Probably the most aggravating aspect of a cruise is the pre-cruise clustered safety drill known as muster. Royal Caribbean Group now has a new way to conduct a muster drill. It’s called Muster 2.0.
Royal Caribbean Group explains Muster 2.0 program
Group muster drills will soon be an unpleasant memory, according to Royal Caribbean Group. This is all part of the cruise company’s plan to safely return to cruising during and after the COVID-19 pandemic. Muster 2.0 was developed in joint partnership between Royal Caribbean Group and Norwegian Cruise Line and their newly-formed Healthy Sail panel of experts.
Muster 2.0 uses a new technology, called eMuster, that guests can access on their mobile devices or stateroom TVs. The virtual drill will be completed individually rather than in a packed-like-sardines formation on deck or in lounges.
No more hiding in your stateroom bathroom or pretending to be asleep. Instead, before the ship leaves the port, you are required to review the information and complete the steps needed to pass muster. Literally.
Available on your mobile device or screen, there will be information on how to properly put on and use a life jacket. It will also tell you where to go in case of emergency. Basically, you can get a head start on your cruise and simply sip your sailaway cocktail while reviewing your eMuster procedure.
Once you’ve reviewed the safety information, you’ll need to visit your assigned muster assembly station. There, a crew member will double-check that you’ve completed and answered all the questions. All of these steps must be completed before the ship can sail. It’s required by international maritime law.
“The health and safety of our guests and crew are our number one priority, and the development of this new muster process is an elegant solution to an outdated, unpopular process,” said Richard Fain, chairman and CEO, Royal Caribbean Group. “The fact that this will also save guests time and allow the ship to operate without pause means that we can increase health, safety and guest satisfaction simultaneously.”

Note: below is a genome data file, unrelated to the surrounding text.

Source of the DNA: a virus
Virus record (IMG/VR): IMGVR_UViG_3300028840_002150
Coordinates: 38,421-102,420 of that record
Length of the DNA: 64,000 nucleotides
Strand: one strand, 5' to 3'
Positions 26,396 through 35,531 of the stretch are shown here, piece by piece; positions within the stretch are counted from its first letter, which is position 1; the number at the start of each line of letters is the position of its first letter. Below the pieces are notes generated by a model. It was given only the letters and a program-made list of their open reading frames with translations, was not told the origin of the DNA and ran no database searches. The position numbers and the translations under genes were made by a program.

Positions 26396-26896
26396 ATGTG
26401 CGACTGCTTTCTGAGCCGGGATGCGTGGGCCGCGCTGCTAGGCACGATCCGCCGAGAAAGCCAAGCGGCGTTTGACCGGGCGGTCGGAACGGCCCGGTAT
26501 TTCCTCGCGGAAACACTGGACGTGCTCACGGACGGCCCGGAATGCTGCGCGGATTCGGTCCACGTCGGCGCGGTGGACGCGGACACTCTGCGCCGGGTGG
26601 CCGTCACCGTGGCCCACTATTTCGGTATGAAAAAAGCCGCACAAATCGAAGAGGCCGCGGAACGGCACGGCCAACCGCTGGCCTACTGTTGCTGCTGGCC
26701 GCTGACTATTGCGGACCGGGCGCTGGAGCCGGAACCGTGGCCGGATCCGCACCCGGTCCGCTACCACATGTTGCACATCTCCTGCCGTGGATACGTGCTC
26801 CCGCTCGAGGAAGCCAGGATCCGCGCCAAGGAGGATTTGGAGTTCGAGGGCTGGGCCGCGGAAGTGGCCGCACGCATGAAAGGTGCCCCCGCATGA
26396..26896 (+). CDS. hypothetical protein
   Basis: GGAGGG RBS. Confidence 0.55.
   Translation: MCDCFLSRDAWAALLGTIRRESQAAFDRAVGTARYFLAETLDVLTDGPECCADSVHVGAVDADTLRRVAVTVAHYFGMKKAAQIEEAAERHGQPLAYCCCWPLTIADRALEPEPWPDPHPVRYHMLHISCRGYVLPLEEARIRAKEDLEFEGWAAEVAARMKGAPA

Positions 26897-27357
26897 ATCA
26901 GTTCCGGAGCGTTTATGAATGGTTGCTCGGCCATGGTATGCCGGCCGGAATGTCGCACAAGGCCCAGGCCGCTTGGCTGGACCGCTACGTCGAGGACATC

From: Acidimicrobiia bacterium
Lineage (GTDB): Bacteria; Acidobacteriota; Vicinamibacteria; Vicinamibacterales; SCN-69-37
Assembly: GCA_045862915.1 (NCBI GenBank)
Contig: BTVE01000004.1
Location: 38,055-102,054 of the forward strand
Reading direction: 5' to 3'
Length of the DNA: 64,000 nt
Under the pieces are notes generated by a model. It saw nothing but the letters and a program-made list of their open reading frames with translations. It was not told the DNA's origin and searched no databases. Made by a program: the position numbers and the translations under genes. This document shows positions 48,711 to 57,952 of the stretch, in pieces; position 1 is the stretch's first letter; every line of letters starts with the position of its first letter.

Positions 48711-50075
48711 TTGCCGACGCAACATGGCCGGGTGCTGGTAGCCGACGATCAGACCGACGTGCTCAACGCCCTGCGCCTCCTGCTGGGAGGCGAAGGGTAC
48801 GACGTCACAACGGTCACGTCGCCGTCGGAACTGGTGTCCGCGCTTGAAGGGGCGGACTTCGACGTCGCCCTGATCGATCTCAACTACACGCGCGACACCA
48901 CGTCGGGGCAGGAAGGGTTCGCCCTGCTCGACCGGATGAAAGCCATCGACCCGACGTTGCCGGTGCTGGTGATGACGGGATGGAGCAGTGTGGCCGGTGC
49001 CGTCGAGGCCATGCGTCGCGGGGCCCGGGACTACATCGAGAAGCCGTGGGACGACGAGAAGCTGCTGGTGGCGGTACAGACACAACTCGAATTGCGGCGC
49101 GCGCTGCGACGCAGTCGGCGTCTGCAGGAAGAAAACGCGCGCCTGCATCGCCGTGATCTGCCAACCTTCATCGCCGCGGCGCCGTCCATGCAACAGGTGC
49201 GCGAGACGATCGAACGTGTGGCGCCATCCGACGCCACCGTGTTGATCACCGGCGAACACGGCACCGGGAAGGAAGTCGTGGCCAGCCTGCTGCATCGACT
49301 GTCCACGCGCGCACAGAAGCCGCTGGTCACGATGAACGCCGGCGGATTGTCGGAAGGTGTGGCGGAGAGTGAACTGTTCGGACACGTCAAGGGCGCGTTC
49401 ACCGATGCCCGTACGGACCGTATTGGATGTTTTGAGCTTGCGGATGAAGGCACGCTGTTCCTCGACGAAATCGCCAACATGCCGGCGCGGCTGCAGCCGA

The last time that Royal Caribbean announced a new muster drill was nearly a decade ago. That was when Oasis of the Seas removed life jackets from staterooms to muster stations.
Though Royal Caribbean Group states that this plan has been in the works for over a year, it’s more than coincidental that this new muster drill-light is being introduced during the pandemic and when cruise lines are itching for CDC approval to sail.
“This new process represents the kind of innovation that the Healthy Sail Panel is focusing on as part of its mission to enhance the health and safety of cruising,” said former Utah Gov. Mike Leavitt, co-chair of the Healthy Sail Panel. “It shows that we can accomplish a lot if we try to think outside the box on safety.”
Royal Caribbean Group (the new collective name for Royal Caribbean, Celebrity Cruises, Azamara and Silversea) has been issued a U.S. patent and awaiting patents in other global cruise markets. As one would hope, RCG has received approval on its new muster technology from the U.S. Coast Guard, international regulators and other authorities.
“Muster 2.0 represents a natural extension of our mission to improve our guests’ vacation experiences by removing points of friction,” said Jay Schneider, Royal Caribbean Group’s senior vice president of digital. “In this instance, what’s most convenient for our guests is also the safest option in light of needing to reimagine social spaces in the wake of COVID-19.”
New Muster 2.0 expands to more cruise lines
You’ll find Muster 2.0 on three of Royal Caribbean Group’s cruise lines; Royal Caribbean, Celebrity and Azamara. Plus Royal Caribbean Group is offering their patented muster drill to other cruise lines. They also said they’ll waive patent license fees during the pandemic.
As a collaborator in the Healthy Sail Panel, Norwegian Cruise Line Holdings has been granted a patent license. This will bring Muster 2.0 to Norwegian Cruise Line, Oceania Cruises and Regent Seven Seas Cruises. Under the Royal Caribbean Group umbrella, TUI Cruises GmbH in Europe also has been given access to use the new muster technology.
Muster 2.0 had a test run
Back in January 2020, Muster 2.0 was first tested on Royal Caribbean’s Symphony of the Seas. While not the actual muster drill en mass, guests were able to participate in the future eMuster drill. According to Royal Caribbean Group, guests who took part in the mock drill preferred that over the traditional line up in the hot sun. Doing this on their own showed “better comprehension and retention of the safety information.”
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I’m the editor and creator of CruiseMaven.com and self-appointed “expert” on cruises, trains and solo travel. By sharing news and reviews plus my cruise and travel experiences, I hope to entertain, inform and inspire you to travel the world without flying. Be sure to enjoy a local meal and a glass of wine along the way.